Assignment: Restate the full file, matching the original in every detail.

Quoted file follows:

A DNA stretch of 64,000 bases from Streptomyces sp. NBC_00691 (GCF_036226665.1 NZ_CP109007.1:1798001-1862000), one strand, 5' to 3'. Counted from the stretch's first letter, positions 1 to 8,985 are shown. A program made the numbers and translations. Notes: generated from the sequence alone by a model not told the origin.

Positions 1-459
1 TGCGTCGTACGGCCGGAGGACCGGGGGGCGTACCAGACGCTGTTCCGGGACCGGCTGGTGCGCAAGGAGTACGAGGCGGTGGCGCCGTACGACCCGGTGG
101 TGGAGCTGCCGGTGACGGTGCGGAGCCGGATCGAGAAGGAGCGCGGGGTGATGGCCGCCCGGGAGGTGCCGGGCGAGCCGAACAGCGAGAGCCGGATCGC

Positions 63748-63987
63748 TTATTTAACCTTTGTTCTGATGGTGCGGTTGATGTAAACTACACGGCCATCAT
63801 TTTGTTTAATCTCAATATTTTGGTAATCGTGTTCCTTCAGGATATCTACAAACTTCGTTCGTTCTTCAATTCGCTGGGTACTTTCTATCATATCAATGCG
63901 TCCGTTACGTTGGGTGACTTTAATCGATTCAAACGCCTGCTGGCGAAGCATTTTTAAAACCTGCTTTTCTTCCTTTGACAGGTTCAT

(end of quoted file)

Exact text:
A DNA stretch of 64,000 bases from Streptomyces sp. NBC_00691 (GCF_036226665.1 NZ_CP109007.1:1798001-1862000), one strand, 5' to 3'. Counted from the stretch's first letter, positions 1 to 8,985 are shown. A program made the numbers and translations. Notes: generated from the sequence alone by a model not told the origin.

Positions 1-459
1 TGCGTCGTACGGCCGGAGGACCGGGGGGCGTACCAGACGCTGTTCCGGGACCGGCTGGTGCGCAAGGAGTACGAGGCGGTGGCGCCGTACGACCCGGTGG
101 TGGAGCTGCCGGTGACGGTGCGGAGCCGGATCGAGAAGGAGCGCGGGGTGATGGCCGCCCGGGAGGTGCCGGGCGAGCCGAACAGCGAGAGCCGGATCGC

Positions 63748-63987
63748 TTATTTAACCTTTGTTCTGATGGTGCGGTTGATGTAAACTACACGGCCATCAT
63801 TTTGTTTAATCTCAATATTTTGGTAATCGTGTTCCTTCAGGATATCTACAAACTTCGTTCGTTCTTCAATTCGCTGGGTACTTTCTATCATATCAATGCG
63901 TCCGTTACGTTGGGTGACTTTAATCGATTCAAACGCCTGCTGGCGAAGCATTTTTAAAACCTGCTTTTCTTCCTTTGACAGGTTCAT